And we wait. All we can do is wait and weep. Something Holy is near.
Imagine the God that would include such intimacy, such anguish, such sweet patience, such waiting. That is the God I worship and love around the edges.

Secondly, I am in an apartment in Brooklyn or in my home in Connecticut six years ago, and Morgan and Emma—my twin (though not identical)  grand-daughters are with me. Morgan laughs as soon as she sees me (she would probably laugh if Satan walked in…she’s just ready to laugh). Emma is suspicious, withdrawn, not ready to embrace the stranger. They are almost a year old and they are the product of DNA from the British Isles, from Italy and Hungary, from China. They are, in a real sense, ‘the world’.
And I love them—unconditionally, without strings attached, absolutely, finally and eternally. I almost weep to simply see them—blood of my blood, bone of my bone, two children who would not exist if I had never existed…so beautiful, so full of life, so wondrous and magic. I bite my lips to hold back sobs of joy as I move toward them—knowing they may accept or reject my embrace, my wonderment, my unquestionable adoration and devotion to them. I would gladly forfeit my life for them—in a heart-beat, without hesitation, gladly.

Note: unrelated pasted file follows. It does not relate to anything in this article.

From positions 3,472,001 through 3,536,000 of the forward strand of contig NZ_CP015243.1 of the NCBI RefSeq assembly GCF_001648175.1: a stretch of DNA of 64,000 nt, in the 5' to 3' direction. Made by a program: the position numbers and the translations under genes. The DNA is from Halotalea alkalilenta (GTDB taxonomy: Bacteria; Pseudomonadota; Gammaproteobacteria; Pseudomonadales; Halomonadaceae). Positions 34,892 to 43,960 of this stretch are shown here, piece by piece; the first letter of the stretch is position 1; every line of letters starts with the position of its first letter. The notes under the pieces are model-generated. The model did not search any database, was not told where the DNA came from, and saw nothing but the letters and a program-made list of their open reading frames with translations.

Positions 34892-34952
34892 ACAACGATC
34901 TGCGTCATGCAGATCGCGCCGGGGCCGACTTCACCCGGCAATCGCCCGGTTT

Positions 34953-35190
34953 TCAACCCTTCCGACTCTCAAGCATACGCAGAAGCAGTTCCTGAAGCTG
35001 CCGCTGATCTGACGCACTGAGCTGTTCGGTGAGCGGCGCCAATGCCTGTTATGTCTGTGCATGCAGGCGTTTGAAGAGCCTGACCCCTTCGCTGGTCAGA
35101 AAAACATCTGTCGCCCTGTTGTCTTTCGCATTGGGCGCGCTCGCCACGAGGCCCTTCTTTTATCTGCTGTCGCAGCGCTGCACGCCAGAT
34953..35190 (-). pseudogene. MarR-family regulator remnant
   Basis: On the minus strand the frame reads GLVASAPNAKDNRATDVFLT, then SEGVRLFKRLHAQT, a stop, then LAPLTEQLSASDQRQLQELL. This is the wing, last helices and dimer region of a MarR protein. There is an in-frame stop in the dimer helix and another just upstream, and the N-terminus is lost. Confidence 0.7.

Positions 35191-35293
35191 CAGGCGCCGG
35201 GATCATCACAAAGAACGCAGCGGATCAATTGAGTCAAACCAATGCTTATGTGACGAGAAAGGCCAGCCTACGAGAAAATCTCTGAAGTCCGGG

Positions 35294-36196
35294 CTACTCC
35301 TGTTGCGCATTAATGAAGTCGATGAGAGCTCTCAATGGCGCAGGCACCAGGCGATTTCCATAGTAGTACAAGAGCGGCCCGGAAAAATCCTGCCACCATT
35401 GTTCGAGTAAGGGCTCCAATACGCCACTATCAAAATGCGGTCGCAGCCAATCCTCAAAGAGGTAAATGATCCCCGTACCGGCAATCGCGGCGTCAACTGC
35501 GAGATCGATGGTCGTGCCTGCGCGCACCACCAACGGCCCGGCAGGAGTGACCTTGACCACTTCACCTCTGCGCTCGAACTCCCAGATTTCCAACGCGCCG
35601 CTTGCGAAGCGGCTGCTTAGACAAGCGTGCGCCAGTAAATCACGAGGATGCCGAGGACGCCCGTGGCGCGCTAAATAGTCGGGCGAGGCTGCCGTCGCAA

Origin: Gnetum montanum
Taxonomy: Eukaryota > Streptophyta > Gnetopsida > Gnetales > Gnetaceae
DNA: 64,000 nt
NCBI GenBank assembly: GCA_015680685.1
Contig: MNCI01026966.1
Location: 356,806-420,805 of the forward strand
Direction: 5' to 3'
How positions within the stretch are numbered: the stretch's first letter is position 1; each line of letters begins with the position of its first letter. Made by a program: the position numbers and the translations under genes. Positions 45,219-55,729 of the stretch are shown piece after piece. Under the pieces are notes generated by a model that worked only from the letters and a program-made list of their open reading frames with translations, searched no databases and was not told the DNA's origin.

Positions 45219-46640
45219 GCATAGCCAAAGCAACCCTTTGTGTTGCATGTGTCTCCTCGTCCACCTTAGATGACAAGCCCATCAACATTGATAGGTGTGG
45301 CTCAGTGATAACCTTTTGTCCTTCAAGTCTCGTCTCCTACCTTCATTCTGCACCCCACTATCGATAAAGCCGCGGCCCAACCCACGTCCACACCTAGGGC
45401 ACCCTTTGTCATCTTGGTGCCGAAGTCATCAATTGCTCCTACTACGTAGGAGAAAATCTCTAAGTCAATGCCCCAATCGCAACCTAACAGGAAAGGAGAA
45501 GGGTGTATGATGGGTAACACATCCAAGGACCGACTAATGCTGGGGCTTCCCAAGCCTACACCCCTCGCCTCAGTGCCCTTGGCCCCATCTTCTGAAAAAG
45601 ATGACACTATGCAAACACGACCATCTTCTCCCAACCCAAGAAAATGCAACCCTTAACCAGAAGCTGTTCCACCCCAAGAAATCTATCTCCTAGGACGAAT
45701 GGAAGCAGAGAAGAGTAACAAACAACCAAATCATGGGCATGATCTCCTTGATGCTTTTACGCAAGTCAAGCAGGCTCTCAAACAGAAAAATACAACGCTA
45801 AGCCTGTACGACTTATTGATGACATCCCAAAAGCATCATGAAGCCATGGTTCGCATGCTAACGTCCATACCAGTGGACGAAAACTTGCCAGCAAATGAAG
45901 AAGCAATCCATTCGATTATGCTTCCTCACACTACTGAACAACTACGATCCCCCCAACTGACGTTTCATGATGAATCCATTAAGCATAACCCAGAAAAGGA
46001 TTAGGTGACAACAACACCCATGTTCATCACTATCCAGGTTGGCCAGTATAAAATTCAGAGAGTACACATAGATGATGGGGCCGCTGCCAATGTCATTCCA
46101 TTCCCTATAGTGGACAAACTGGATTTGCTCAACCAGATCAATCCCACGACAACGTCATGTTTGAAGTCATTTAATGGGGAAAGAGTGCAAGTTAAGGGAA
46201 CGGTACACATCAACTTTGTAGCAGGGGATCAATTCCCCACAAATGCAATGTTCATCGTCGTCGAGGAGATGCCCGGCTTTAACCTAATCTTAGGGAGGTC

They know me only “around the edges”. They do not realize or have the capacity to know the secrets of my heart, the betrayals of my life—the distractions and the crap—or the love that nearly makes me explode into white light. They cannot yet ‘name’ me—though they will learn a name for me, some name to call me by, some name to ask for intercession, some name to demand attention and presence and relationship. Now it is only me—just as I am—and Morgan crawls toward me, laughing and Emma walks (she who walks first) toward me, suspicious but trusting. And I feel their tiny bodies against mine. I lift them in the air. I speak to them in non-sense syllables and escape from the bonds of time as I hold them near.
Imagine the God that could grant me such wonder and love and peace. Imagine the God that could create, out of nothing but DNA and sperm and eggs Cathy carried from birth, ready to bloom, such creatures. Imagine such a God and I will tell you this: THAT IS THE GOD I BELIEVE IN AROUND THE EDGES.

The God I believe in, around the edges, is the God of Life and Death and everything in between and everything after and all that there is—the God of the Shit and the Glory, the God of the Wonder and the Pain, the God of the Anguish and the Joy, the God of the Hopefulness and the Loss, the God of the sterile hospital rooms and the rooms of homes and promise,